tlhIngan-Hol Archive: Wed Oct 30 06:42:02 2002

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Re: ngan

>>This is my first message to the list.
>    Welcome to the list, maQ. I haven't seen you yet, but you should >know 
>me, if you have been lurking. I am Quvar, the current Beginners' 
> >Grammarian. It's my job to help beginners here with Klingon. You can >add 
>the letters "KLBC" to your subject line whenever you want me to >check your 
>work, or if you have a question about how to say something >in Klingon. If 
>possible,you should also include what you were trying >to say, in English. 
>This will make it easier for me to make sure that >you say what you are 
>trying to say. Just for the record: what is your >native language?

I speak English, with a slight southern accent.  ;)

>If you haven't done so already, I suggest you read the list's FAQ on

>And, of course, visit, the KLI'S website.

Have done so.  I've learned by now to join these things prepared.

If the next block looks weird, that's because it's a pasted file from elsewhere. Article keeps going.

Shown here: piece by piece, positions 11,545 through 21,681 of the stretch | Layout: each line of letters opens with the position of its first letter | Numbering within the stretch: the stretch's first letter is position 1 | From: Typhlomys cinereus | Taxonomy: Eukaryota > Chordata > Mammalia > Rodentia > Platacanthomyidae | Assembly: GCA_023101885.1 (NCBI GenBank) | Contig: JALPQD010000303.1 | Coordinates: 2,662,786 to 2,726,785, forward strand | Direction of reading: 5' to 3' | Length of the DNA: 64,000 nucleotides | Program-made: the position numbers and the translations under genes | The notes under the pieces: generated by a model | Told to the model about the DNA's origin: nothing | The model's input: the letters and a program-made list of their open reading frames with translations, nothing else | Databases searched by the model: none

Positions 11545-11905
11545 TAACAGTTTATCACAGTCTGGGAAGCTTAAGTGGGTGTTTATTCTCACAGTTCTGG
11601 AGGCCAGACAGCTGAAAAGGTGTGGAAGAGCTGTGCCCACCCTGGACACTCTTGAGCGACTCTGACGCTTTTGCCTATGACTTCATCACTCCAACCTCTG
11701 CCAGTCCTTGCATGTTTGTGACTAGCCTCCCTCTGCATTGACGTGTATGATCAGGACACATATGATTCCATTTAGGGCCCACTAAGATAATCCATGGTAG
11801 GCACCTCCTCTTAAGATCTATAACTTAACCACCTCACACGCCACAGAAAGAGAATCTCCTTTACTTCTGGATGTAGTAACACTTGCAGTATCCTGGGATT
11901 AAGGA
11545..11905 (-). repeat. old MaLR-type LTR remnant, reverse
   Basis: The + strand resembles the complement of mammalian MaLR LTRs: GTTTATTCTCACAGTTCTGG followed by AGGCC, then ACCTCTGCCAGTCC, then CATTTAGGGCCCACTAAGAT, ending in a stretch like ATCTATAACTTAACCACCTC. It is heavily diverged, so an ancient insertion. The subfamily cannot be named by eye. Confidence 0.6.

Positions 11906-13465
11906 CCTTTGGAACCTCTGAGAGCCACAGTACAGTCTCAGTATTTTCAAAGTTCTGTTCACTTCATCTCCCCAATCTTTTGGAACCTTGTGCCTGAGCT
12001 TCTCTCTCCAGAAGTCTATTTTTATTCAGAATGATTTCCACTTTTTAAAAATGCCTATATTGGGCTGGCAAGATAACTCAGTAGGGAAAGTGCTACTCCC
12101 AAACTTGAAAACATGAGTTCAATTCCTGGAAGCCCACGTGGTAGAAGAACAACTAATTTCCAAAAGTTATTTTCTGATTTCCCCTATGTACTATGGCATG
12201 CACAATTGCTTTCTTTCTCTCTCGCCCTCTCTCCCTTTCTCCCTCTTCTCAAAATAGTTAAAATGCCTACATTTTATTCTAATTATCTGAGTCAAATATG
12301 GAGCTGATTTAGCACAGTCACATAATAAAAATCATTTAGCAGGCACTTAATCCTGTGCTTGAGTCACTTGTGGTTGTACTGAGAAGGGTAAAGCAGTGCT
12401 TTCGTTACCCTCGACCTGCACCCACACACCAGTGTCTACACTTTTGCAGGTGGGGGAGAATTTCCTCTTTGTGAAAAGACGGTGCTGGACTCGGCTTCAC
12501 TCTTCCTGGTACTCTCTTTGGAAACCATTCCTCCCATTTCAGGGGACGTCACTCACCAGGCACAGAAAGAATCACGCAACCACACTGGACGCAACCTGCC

>>The Klingon dictionary I ordered hasn't yet arrived, so I thought
>So I guess you have no other language resources either?
>On the FAQ, you find a list of klingon language ressources. The most 
> >importantis TKD though. That's the plce to start.

Not yet, other than my inadequate memory of reading some of the TKD  and 
Hamlet at various times in the last few years.  I was broke at the last few 
times either was in the bookstore.

>>Is the -ngan suffix
>It's a noun...

Oops.  It always seems to be attached.

>>intended only for planetary residence, or is it a more general term?  That 
>>is, would it be proper to refer to someone as,
> means "inhabitant", so I'm sure it can also refer to a city. >From 
>KGT (Klingon for the Galactic Traveler) we know that also Gre'thor can have 
>inhabitants, so it's not >only restricted to planets:

>   page 130:
>    {quvHa'; ghe'tor ngan rur}
>    "dishonored as an inhabitant of Gre'thor"

Hmmm.  Interesting.  I was curious, but couldn't find any examples except 
for racial names.

>>instance, amerIqangan? (Aside from the ugly transliteration >question.)
>You're right, transliterations are not so good (read the FAQ). We >usually 
>write english words in *asterisks*, so everyone sees it's no >klingon.  And 
>{*America* ngan} "inhabitant of America" is correct
>Sometimes people write it in one word, but there's no rule for that.

Read that part too...just wasn't sure about format for a partial 
transliteration like that.  Will be more careful in the future.

>>know this is getting a bit ahead of things, but until my dictionary 
>> >>arrives I won't be able to start asking about more basic grammar.
>I'm sure you will find something to ask :-)

We'll see.


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